Before the turn of the 20th century, most economic development was focused on meeting the needs of survival. The economy grew as capitalist industry absorbed more people into its scope. Our ability to produce “the basics” efficiently meant that people didn’t need to spend quite so much time on subsistence activities. And as industrialization continued, more people found employment in the kinds of jobs that we’d recognize today. They were paid wages, which could then be used to buy things (produced by others) that they would have, at one time, produced themselves (e.g., clothing, bread, food).
This is what Albert Wenger calls the Job Loop. We sell our labor to earn wages so we can buy stuff and services, which employs others who earn wages to buy stuff and services, which employs others who earn wages to buy stuff and services—and so on. The Job Loop simultaneously keeps workers working and consumers consuming—which kept the economy growing and growing.
Eventually, we got so good at producing the basics that it actually required fewer employed people to produce what was needed by the masses.
Firms recognized that they could cut labor costs by virtue of efficiency. And the result? An unemployment problem. Unemployed people don’t have the money they need to buy from the firms cutting costs.
People needed a job to buy the stuff produced by other people with jobs. Capitalism’s answer was to shift from a needs-meeting basis to a consumption basis. From about the 1940s on, to maintain a strong level of employment, the economy requires the production of unsatisfied consumer desires and the invention of novel consumer products to fulfill them. Those unsatisfied consumer desires are driven by the immaterial labor of marketing and advertising.
In some ways, this has led to an increase in quality of life, almost across the board. Wenger dubs it a “virtuous cycle” for this reason. Yet, he also argues that it’s time to make this type of economic activity a much smaller part of our lives and a smaller part of how our societies work—just as the agriculture and needs-meeting economic sectors have shrunk relative to the size of the economy over the last 100 years.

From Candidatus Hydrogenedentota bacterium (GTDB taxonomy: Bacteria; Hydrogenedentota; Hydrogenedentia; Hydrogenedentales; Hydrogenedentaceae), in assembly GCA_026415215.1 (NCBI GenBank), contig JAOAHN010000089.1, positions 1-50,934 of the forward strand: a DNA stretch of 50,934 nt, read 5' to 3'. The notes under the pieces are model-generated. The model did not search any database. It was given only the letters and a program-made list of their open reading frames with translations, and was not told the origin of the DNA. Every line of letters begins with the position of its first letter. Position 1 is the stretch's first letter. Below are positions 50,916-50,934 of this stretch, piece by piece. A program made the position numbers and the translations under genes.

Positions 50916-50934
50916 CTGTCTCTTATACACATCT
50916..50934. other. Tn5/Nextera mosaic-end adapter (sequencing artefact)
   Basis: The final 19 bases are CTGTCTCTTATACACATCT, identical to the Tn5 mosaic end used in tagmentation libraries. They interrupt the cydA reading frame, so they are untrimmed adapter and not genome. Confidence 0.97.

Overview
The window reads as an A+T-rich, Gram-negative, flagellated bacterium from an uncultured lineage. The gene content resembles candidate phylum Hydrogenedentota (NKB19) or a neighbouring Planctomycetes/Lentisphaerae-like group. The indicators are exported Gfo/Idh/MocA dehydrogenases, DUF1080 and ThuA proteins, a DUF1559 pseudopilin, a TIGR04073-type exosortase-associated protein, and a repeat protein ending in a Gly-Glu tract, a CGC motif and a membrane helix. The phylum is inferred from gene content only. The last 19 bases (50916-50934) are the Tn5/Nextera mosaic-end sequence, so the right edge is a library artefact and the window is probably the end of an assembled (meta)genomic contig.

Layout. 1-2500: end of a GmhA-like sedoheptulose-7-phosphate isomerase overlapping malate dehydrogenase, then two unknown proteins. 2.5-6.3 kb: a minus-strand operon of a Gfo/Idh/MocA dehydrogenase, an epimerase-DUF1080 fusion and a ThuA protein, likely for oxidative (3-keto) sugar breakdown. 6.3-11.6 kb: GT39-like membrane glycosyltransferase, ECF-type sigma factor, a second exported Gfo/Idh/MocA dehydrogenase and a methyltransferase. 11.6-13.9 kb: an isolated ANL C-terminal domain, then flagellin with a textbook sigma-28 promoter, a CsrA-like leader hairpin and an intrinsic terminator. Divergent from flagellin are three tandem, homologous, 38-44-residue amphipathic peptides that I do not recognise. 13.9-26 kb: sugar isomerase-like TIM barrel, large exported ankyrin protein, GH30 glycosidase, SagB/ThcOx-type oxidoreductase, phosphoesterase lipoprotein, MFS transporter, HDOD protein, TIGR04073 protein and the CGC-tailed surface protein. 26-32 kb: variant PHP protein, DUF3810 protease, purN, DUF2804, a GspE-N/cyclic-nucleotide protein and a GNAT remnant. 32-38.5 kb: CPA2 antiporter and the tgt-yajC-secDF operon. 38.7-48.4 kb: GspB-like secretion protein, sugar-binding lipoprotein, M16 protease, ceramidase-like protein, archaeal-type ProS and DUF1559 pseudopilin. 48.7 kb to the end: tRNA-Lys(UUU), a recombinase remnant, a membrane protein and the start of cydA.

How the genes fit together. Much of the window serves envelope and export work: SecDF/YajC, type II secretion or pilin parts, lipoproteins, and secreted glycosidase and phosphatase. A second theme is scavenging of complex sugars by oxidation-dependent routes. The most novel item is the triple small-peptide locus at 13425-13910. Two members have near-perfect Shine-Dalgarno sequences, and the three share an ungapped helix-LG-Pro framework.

Today, the Job Loop has also led to the commodification and commercialization of all facets of our lives.
In the last twenty years, ever-more abstract concepts have been commodified—from therapy to education, to memories, to tenuous social relations. To keep the economy growing and keep people employed, we are constantly inventing new consumer goods and services to sell—which require elaborate advertising campaigns to market to audiences. Those advertising campaigns leverage new ideologies—new beliefs and ways of understanding the world—to manufacture desire for the previously unknown product.
Take “social media, ” as media scholar Christian Fuchs does in a paper revisiting Dallas Symthe’s work. Fuchs points out that after the dot com crash in 2000, capital investors were hesitant about sinking money into unproven bets online. Then, a new kind of company with a new kind of internet product emerged on the scene. In the way that we’re so familiar with now, there was no established market for these internet products—that is, social media platforms. There wasn’t even an indication that consumers would care at all if these products came to market. To attract both investors and users, the emerging companies needed an ideology, a narrative that would produce the market.